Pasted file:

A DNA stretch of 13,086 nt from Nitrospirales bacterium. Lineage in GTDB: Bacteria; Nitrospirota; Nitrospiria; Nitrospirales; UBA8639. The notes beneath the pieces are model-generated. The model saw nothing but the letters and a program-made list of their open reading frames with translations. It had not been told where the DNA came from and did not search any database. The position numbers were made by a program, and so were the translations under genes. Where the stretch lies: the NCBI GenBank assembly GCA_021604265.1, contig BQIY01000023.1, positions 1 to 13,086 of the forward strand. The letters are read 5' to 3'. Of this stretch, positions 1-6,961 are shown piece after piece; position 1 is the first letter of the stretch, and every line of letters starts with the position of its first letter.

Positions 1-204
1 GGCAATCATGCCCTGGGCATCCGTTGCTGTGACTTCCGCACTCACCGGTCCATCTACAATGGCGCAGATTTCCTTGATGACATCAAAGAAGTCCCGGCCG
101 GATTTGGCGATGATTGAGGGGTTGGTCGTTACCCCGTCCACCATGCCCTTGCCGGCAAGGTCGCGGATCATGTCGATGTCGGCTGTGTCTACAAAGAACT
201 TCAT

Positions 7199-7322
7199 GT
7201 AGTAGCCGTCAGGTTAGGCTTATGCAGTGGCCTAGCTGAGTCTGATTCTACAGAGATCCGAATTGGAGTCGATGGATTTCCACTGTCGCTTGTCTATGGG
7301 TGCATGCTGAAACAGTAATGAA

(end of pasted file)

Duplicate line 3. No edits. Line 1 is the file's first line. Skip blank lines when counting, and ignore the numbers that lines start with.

1 GGCAATCATGCCCTGGGCATCCGTTGCTGTGACTTCCGCACTCACCGGTCCATCTACAATGGCGCAGATTTCCTTGATGACATCAAAGAAGTCCCGGCCG